Corporate and family sponsored charitable organizations typically qualify as private foundations because most of their support is provided by the sponsoring corporation or family. Under these circumstances, sponsoring corporations and individuals often limit their donations to cash contributions since the deduction for contributions of appreciated property to a private foundation is generally limited to the cost basis in the property. If the private foundation can qualify as a “conduit” foundation in the year of contribution, however, the amount of the charitable deduction with respect to a donation of appreciated property may equal the fair market value of such property, assuming there is no depreciation recapture with respect to the property.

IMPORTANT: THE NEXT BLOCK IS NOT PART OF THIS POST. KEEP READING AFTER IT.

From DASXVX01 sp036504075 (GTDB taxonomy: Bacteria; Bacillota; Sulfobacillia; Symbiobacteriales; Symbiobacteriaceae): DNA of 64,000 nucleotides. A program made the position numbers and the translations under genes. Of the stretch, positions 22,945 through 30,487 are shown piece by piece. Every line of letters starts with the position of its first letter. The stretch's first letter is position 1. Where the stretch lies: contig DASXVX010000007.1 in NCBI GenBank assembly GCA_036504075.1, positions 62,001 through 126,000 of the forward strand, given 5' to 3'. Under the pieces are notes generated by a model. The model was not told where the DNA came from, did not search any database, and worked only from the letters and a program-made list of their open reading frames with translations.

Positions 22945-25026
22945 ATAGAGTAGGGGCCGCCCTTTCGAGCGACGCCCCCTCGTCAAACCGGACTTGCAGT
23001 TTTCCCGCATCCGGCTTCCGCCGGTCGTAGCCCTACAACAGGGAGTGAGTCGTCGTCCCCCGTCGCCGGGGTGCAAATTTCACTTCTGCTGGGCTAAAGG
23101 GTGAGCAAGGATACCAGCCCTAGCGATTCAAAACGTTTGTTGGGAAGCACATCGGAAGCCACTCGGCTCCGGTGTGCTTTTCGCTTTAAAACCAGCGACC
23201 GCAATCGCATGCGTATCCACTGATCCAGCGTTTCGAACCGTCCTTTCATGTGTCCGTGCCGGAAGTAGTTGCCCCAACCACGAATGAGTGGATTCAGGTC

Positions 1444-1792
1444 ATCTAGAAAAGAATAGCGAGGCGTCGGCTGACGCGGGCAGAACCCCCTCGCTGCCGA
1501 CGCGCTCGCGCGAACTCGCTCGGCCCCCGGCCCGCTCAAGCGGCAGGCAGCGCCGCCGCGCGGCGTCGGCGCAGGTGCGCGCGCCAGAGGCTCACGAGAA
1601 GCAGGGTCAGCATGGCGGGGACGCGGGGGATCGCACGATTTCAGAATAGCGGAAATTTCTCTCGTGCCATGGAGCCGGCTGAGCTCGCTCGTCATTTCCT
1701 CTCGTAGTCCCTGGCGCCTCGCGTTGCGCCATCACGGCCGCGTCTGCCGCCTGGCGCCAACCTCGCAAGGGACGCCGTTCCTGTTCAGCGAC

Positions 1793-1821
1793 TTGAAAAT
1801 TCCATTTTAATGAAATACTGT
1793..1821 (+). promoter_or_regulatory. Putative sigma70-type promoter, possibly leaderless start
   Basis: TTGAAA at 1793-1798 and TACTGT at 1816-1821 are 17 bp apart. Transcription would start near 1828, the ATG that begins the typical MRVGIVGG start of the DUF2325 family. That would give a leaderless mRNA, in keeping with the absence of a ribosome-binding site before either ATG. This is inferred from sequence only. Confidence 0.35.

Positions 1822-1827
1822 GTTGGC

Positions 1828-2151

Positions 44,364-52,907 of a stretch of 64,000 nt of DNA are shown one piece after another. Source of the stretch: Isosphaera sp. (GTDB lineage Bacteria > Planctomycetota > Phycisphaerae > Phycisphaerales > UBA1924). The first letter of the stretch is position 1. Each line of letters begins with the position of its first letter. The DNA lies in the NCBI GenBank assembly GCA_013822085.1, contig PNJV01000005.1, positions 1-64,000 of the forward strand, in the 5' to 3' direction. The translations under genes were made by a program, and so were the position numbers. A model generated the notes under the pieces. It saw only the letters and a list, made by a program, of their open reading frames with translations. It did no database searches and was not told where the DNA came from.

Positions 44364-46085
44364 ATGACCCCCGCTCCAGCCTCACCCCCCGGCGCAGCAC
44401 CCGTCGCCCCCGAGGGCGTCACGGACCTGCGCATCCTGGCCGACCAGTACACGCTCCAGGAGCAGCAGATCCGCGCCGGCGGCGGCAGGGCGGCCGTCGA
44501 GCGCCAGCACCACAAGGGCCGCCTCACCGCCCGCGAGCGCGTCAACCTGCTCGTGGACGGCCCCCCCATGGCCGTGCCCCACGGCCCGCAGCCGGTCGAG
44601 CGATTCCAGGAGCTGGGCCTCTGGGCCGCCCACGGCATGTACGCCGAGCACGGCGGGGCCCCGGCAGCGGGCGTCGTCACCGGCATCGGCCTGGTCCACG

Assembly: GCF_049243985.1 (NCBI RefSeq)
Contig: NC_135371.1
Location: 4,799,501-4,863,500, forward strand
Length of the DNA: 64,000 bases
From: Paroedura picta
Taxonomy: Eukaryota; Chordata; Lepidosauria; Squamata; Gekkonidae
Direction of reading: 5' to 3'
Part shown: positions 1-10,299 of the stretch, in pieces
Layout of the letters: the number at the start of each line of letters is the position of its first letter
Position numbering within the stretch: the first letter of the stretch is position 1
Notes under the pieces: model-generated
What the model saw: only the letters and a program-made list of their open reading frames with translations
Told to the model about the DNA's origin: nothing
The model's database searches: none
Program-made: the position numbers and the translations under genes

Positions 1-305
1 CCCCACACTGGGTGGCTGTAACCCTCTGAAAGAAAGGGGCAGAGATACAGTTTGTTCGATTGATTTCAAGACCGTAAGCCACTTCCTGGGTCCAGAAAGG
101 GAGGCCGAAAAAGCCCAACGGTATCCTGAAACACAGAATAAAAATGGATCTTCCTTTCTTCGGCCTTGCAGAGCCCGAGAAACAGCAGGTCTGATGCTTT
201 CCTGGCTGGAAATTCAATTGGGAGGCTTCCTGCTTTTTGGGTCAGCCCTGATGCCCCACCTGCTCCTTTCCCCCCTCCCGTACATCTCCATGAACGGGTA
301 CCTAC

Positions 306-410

A private foundation can qualify as a conduit foundation if it (a) satisfies the minimum distribution requirements for the current and all prior years and (b) makes additional distributions in an amount equal to the contributions received (excluding cash) for the year. These requirements may seem difficult to satisfy in light of the large required distribution, however, these requirements may be satisfied by making actual current distributions and/or by electing to treat as current distributions any excess distribution carryovers from the prior five taxable years. See Treas. Reg. § 53.4942(a)-3(c)(2)(iv). Many corporate and family foundations have thousands, possibly millions, of excess distribution carryovers that expire unused each year. The governing body of a private foundation should explore possible uses of such excess distribution carryovers.